He writes, “That summer the scythe became the tool of choice. Relieved of the rigmarole of fuelling, servicing and maintaining the [weed-whacker], scything could be conducted on a whim, the scythe plucked from the toolshed and employed for an hour or two here and there. My technique improved. I became stronger and began to feel less exhausted at the end of a stint, and almost matched the time taken to do the same job with a [weed-whacker]… I realised that I’d taken a traditional way of doing something and had found that, on my terms, it was just as effective as the mechanically charged, petrol-powered methods of today.”

And that brings me to my point, which is about innovation.

In Friday’s “New York Times,” there was an article called “End the Innovation Obsession,” by David Sax. He begins with our prevailing anxiety over FOMO—fear of missing out. That something exists that is wholly good and we have to get our hands on it or our lives and our very prospect of potential fulfillment or happiness will wither.

Sax says,
Each year businesses, institutions and individuals run around like broken toy robots, trying to figure out their strategy for the latest buzzword promising salvation.
“What’s your company’s plan to onboard wearables? How’s our Google Glass program coming? Where do you stand on Big Data? A.I.? Machine learning? How soon can we pivot to video? How many tablets should we buy? What’s your child’s school’s V.R. budget?...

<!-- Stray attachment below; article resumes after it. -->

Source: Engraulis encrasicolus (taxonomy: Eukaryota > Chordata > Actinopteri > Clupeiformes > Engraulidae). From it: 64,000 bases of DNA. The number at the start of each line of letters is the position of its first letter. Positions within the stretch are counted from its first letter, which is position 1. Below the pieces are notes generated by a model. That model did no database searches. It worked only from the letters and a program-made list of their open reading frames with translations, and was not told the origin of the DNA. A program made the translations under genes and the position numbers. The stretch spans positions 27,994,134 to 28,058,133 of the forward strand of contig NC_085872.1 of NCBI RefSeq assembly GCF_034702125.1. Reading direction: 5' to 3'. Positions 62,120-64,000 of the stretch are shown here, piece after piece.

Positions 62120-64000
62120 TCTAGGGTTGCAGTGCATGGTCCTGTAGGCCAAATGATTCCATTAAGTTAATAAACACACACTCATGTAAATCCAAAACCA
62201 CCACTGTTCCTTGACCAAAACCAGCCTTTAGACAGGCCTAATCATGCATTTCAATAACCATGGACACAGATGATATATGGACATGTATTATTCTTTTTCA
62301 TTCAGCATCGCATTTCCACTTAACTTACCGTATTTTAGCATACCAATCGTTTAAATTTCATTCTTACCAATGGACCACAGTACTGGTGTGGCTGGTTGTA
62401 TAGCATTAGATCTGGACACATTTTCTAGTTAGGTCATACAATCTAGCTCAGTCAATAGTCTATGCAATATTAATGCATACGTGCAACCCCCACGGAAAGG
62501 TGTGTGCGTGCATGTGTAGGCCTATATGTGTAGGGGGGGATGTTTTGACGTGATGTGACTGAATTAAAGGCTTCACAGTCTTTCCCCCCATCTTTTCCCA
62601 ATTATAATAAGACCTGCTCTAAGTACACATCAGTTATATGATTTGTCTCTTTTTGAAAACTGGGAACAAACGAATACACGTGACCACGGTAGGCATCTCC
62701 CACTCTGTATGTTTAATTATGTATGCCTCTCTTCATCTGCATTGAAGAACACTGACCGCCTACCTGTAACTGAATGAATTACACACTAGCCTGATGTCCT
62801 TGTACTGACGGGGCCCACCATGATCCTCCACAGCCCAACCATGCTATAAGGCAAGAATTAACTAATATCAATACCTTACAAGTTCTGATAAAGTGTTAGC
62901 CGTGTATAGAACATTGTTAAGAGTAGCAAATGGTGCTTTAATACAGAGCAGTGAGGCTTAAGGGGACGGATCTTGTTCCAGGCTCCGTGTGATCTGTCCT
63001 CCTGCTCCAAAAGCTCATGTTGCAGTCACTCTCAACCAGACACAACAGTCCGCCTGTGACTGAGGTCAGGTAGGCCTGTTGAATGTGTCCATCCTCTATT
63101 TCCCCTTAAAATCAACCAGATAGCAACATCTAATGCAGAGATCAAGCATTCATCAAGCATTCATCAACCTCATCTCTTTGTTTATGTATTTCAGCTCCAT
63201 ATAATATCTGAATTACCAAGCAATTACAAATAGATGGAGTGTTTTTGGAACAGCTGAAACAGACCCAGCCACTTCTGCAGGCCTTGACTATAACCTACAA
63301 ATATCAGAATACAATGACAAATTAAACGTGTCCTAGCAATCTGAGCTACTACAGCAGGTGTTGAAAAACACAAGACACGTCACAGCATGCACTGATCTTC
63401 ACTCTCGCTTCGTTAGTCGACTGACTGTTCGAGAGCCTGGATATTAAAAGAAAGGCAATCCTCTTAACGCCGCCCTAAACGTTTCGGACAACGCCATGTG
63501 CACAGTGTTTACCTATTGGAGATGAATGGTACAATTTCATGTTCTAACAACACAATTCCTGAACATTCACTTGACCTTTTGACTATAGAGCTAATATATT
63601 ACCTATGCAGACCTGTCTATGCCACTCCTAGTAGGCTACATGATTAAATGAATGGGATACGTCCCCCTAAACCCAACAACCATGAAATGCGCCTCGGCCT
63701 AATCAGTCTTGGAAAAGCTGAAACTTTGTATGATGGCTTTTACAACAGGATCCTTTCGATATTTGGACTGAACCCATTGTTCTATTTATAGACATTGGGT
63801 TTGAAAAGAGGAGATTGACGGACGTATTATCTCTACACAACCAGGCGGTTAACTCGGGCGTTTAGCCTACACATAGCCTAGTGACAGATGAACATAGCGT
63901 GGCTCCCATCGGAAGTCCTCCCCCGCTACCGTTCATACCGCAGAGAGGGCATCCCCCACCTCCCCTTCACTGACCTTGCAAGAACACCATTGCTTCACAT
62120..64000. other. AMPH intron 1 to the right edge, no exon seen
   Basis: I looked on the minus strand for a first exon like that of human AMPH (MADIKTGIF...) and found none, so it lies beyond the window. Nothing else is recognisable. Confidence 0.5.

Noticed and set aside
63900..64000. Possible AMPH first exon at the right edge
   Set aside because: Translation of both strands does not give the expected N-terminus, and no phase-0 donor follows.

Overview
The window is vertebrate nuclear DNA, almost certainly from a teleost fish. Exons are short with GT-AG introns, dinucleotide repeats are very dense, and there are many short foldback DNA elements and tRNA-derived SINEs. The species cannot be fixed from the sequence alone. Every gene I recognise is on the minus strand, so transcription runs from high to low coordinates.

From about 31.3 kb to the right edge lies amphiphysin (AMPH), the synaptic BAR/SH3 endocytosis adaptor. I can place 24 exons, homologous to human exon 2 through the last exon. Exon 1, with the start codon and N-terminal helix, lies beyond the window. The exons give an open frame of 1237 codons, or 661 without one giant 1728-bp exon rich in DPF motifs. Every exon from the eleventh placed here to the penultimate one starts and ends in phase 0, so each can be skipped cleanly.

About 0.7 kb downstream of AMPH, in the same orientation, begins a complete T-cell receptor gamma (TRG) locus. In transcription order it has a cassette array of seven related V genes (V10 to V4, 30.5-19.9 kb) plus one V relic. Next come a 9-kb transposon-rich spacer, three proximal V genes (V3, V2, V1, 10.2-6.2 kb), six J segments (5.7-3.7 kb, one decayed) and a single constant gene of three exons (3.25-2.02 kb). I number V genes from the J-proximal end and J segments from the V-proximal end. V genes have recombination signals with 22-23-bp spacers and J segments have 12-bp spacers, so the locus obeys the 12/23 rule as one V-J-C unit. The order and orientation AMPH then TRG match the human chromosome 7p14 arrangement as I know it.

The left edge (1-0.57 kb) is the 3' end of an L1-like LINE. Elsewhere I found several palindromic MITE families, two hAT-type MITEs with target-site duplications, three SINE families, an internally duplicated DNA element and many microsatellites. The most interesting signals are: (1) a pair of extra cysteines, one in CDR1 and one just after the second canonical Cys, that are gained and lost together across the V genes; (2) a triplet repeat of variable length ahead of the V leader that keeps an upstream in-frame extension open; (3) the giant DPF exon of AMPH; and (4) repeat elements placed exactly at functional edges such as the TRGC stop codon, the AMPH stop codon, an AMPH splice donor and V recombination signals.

“Gadgets are procured, deployed and discarded. Resources are squandered as the technology’s actual capabilities fall short of its promise…

“But at its worst, this approach to innovation can truly be destructive. Schools that hastily purchased tablets for students cut drama, music and sports programs to pay for devices with few proven benefits. Districts that adopted untested computerized voting machines have seen elections compromised. Companies that integrated artificial intelligence into the hiring process have actually reinforced gender and racial stereotypes. Publications that increased their focus on video content while slashing reporters, all in response to Facebook’s viewership numbers, later learned that these figures — the entire basis of their new business models — had been fudged....